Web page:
My idea to flip a car has drawn some expected criticism, with most noting that car values depreciate whereas homes appreciate. Homes are built on land; land is (mostly) a limited commodity unlike cars. New cars come out every year and new body styles, wear and tear, and overabundance of supply all serve to push down the price of a vehicle.
Absolutely agree with everything I wrote above. Flipping may have been a misnomer as it usually implies providing some additional work to the house to make it more valuable. Instead, what I intended to do was exploit pricing inefficiencies that exist for a variety of reasons. A better term for what I want to do might be trading or pseudo-arbitrage.
Car dealers exploit price differences between wholesale and retail markets to make money: buying a car at auction and reselling to the general public. Legislation, or good sense, prevents consumers from buying at these auctions creating opportunities for dealers. Other dealers may capitalize on price differences based on geography, information (find deals others don’t), or just situation (trades). Without a dealer’s license I can only exploit geographic price differences or information price differences.
Fortunately, a lot of information exists on the Internet about purchase prices, selling prices, and supply to make an informed purchase decision. Some of my favorites are Oodle, Automart’s Price Checker, KBB and Evenlevel. In addition, because of Carmax, there is almost a guaranteed price floor at the trade in price.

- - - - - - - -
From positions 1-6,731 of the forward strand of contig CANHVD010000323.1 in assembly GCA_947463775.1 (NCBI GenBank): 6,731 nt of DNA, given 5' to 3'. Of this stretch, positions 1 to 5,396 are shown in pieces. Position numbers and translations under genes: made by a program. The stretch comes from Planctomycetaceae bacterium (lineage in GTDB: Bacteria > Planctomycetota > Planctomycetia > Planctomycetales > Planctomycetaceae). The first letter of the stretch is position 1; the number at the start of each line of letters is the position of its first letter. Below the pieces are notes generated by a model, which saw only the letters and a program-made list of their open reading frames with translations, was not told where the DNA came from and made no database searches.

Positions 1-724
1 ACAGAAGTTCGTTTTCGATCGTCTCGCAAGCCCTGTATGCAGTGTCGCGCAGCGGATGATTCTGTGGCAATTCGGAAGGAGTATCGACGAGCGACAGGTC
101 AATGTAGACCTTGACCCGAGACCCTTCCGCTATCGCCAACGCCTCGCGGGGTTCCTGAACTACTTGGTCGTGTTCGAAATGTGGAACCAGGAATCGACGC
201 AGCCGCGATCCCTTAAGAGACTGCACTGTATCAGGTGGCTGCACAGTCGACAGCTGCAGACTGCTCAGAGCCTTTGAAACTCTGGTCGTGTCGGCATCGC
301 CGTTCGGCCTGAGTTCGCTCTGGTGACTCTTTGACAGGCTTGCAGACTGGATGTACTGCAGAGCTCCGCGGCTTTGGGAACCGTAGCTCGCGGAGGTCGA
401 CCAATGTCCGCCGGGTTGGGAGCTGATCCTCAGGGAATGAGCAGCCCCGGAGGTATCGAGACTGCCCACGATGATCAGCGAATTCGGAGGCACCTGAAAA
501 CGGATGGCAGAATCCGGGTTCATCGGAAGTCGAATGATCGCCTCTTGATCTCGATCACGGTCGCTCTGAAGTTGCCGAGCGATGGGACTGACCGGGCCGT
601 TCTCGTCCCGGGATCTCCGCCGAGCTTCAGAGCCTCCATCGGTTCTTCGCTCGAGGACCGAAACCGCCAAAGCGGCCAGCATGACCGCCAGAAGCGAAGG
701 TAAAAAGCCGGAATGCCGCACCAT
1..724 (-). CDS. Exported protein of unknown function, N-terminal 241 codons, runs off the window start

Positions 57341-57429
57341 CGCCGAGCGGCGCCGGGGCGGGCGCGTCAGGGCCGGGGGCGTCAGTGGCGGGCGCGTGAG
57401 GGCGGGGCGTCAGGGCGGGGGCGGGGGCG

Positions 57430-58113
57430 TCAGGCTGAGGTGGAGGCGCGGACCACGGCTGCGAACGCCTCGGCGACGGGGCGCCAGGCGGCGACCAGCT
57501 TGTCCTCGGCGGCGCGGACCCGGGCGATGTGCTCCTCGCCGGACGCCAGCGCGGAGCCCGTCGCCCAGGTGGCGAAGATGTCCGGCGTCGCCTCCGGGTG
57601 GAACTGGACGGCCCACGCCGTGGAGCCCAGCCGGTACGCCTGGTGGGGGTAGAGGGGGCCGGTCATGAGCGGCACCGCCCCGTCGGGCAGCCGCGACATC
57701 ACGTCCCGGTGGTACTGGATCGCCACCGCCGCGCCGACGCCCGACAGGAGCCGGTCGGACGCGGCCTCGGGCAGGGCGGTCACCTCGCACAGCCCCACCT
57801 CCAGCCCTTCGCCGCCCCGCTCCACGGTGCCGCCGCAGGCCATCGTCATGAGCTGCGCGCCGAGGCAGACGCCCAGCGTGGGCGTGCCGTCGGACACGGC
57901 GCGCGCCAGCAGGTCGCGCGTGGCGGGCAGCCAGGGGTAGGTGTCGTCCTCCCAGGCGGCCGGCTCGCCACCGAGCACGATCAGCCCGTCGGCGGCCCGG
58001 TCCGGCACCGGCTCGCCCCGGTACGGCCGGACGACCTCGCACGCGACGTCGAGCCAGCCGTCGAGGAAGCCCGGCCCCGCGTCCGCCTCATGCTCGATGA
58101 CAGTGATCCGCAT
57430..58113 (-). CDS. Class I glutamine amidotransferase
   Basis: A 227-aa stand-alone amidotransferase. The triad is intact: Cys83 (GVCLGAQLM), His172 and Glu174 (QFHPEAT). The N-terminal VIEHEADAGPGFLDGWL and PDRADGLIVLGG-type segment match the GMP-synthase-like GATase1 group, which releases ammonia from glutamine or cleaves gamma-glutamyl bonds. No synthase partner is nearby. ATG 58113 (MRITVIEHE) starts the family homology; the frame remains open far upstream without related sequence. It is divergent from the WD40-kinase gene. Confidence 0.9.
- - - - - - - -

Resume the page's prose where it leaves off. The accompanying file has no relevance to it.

Oodle shows aggregated price data on average selling price, broken down by mileage, and supply for a given area. Automart makes it easy to check price dispersion (low, mean/median and high) to gauge market price. Those tools are useful for asking sales price, but the key part is determining what vehicles are available for purchase and where.
Ideally, the auto industry would join web 2.0 and we’d see a bunch of APIs for MMR, ATC, OVE, SmartAuctionOpen, et al and I could set up a program to pick out the best cars… Unfortunately, not the case yet; instead, I need a way to quickly find cars at the best prices. I’ll look to make my purchase from either eBay Motors, Evenlevel or Carliquidators.com.
I’m starting with a basic assumption that car prices are normally distributed with a positive skew, and that using a simple linear regression with mileage as the independent variable I can see how under priced a car might be to the market (on average). So, for example, if the average asking price is $10,000, the car purchase price is $8,000, but the mileage adjustment puts the asking price at $9,000 I would stay away (this is a simplified process, I would also take into account options, condition, et cetera).
Of course, I still have work to do on my car: detail, buy a couple of missing trim pieces, pictures and videos. I also found out that one of my favorite auto companies has a new product called BlockLogic out, look for more information on that coming soon!